The Junction Eagle Masthead

This TDNP post was written by our own Project Coordinator, Sarah Lynn Fisher. Having just celebrated her ninth year working in the UNT Digital Libraries Division, she has served in the Digital Newspaper Unit for seven of her nine years as a coordinator for multiple newspaper grant projects. Currently, Sarah Lynn is working on a grant for the National Endowment for the Humanities-sponsored, National Digital Newspaper Program (NDNP), to digitize 100,000 pages of Texas newspapers in Chronicling America.  She has prepared this guest blog post in preparation for essays she will create for the NDNP grant award.

In September of 2016, the UNT Libraries’ Digital Newspaper Unit received a TexTreasures grant from the Institute of Museum and Library Services (IMLS) and the Texas State Library and Archives Commission (TSLAC) to digitize historic newspapers from Texas counties located along and near the border with Mexico. The TexTreasures competitive grant program aims to help member libraries increase the accessibility of their collections. The Texas Borderlands Newspapers Digitization Project grant supports The Portal to Texas History’s goal of including the histories of communities from the entire state of Texas. Newspapers from many of the counties and communities in this region were previously not represented in the Texas Digital Newspaper Program (TDNP).

Since the start of this grant award, TDNP staff have been busily locating and digitizing newspapers for the Texas Borderlands Newspaper Collection on the Portal. New newspaper titles now available in the Texas Borderlands Newspaper Collection represent Kimble, Pecos, Kleberg, and Reeves Counties in south-central and southwest Texas from the years 1908 to 1924. News reporting in these issues include discussions of the unique agricultural, geographical, and social challenges encountered by residents in these Texas regions.

When completed, digitization of The Fort Stockton Pioneer, published in the Pecos County seat of Fort Stockton, will include nearly two decades of issues from this former army camp along the Pecos River. From 1858 to 1886, U.S. Army fort_stockton_mastheadInfantries were stationed at Camp Stockton, later Fort Stockton, to protect travelers heading west to Mexico and California who stopped in this area to access natural springs, as Tour Texas explains. As Fort Stockton transitioned from army post to ranching community, the theme of protection continued to be represented in issues of the newspapers. In this article from the May 19, 1916, issue, Dr. Homer Powers describes his capture and escape from “bandits” who raided a store and mines nearby Glenn Springs and Boquillas, taking several captives along the way, Dr. Powers among them. As the bandits headed with their “loot” across the Rio Grande into Mexico, Dr. Powers and his fellow captives were able to disarm their captors and return to Texas where they received “a touchingly hearty welcome from the Sheriff’s posse, river guards and soldiers.” The Fort Stockton Pioneer has been published continuously since 1908. The Portal will include issues published from 1908 to 1922.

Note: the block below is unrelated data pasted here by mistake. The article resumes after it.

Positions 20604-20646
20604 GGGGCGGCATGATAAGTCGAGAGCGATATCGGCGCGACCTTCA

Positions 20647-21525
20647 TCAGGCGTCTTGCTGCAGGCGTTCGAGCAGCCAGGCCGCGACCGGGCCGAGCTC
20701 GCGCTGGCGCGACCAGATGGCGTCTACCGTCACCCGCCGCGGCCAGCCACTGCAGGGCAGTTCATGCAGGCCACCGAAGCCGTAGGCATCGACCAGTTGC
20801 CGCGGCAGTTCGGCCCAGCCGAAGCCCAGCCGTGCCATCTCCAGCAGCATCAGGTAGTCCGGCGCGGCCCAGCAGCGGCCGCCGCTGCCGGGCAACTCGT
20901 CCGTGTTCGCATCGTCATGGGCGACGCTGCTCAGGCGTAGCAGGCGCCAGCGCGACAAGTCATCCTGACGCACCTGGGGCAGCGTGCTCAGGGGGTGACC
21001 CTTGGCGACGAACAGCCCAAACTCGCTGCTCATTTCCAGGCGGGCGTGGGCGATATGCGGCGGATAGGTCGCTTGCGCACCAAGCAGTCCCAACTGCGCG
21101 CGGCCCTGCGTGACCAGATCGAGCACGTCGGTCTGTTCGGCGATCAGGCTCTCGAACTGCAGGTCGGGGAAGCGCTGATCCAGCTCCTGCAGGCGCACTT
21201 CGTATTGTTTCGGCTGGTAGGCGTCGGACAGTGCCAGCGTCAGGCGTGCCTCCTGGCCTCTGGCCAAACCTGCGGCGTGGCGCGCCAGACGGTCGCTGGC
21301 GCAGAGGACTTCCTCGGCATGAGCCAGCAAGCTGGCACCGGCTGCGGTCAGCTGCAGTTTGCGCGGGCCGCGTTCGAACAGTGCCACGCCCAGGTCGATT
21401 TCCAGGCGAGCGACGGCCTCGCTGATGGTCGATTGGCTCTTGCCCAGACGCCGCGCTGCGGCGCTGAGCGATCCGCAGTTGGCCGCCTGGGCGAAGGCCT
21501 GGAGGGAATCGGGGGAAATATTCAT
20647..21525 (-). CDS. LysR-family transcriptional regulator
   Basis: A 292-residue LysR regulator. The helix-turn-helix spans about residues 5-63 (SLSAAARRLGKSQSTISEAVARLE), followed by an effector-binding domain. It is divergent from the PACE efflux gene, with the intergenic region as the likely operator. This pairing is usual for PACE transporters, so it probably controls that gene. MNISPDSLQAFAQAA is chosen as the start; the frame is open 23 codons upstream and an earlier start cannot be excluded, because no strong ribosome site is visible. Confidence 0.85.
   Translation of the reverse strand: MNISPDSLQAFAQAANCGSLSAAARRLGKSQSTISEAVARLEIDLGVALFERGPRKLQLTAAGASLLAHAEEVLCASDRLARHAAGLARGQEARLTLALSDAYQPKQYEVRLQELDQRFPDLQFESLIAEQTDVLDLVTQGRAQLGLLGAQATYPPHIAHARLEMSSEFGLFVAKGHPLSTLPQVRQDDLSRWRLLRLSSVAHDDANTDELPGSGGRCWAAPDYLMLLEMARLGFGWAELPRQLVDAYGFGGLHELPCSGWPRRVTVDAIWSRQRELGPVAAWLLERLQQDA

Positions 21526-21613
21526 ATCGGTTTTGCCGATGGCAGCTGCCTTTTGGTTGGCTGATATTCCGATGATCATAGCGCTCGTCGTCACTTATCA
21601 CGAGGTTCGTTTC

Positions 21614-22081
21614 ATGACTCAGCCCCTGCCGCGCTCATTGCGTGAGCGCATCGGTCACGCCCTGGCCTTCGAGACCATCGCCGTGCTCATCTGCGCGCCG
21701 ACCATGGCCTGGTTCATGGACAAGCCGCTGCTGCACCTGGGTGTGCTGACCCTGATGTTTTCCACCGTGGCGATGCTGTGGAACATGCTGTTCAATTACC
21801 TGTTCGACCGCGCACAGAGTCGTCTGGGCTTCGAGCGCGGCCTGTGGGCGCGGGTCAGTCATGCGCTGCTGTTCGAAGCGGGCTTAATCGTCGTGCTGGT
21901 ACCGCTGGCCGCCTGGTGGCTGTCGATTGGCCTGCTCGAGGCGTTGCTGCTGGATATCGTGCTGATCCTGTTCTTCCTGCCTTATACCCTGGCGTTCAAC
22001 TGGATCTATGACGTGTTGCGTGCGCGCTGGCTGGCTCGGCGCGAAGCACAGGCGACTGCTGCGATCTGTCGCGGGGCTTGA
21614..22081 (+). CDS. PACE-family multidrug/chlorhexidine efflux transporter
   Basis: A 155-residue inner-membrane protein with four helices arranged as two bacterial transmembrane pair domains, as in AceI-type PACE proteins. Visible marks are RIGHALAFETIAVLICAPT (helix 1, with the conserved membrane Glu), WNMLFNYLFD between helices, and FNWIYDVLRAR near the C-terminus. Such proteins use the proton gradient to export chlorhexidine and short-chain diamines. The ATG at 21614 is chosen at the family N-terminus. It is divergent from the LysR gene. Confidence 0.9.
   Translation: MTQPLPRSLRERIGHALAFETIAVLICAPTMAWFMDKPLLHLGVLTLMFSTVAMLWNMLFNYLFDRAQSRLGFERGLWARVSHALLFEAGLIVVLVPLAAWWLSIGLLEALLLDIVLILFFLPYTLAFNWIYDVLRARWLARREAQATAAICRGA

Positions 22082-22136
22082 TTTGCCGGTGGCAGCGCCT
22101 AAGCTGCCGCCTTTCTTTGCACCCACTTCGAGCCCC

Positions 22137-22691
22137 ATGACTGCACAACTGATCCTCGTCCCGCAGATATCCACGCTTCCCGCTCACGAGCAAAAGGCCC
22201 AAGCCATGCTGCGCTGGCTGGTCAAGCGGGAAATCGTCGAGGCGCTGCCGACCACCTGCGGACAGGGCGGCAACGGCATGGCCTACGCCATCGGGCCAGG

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Another Borderlands newspaper title currently available on the Portal is The Junction Eagle, published in Junction, the county seat of Kimble County. The Junction Eagle is not the town’s first newspaper (that honor goes to the West Texas), but it has been published continuously since 1882, according to the Junction Eagle website. Issues currently on the Portal begin in 1919. The Junction city history tells us that its city name refers to the town’s geographic location at the intersection of the North and South Llano Rivers. Junction was a small community with only a few hundred residents until the “Four Mile Dam” was constructed on the South Llano River. The dam’s infrastructure enabled the growth of the town, providing water for the town’s residents, irrigation for farming, and as well as generating power for mills and mining . The dam provided entertainment for residents as well. The August 13, 1920 “Telegraph Tellings” column notes,
Mrs. Conde Hardeman entertained the Henderson house party last Tuesday afternoon at the dam with supper and bathing and quite an enjoyable time was spent by all.

These brief glimpses into the lives of rural community residents may sometimes only be found in the town’s newspapers, a fact that underscores the importance of TDNP’s newspaper preservation efforts. TDNP will continue to add newspapers to this collection throughout 2017. Upcoming titles include The Daily Ranchero from Brownsville in Cameron County, the southernmost county in Texas.

 

 

 

 

 

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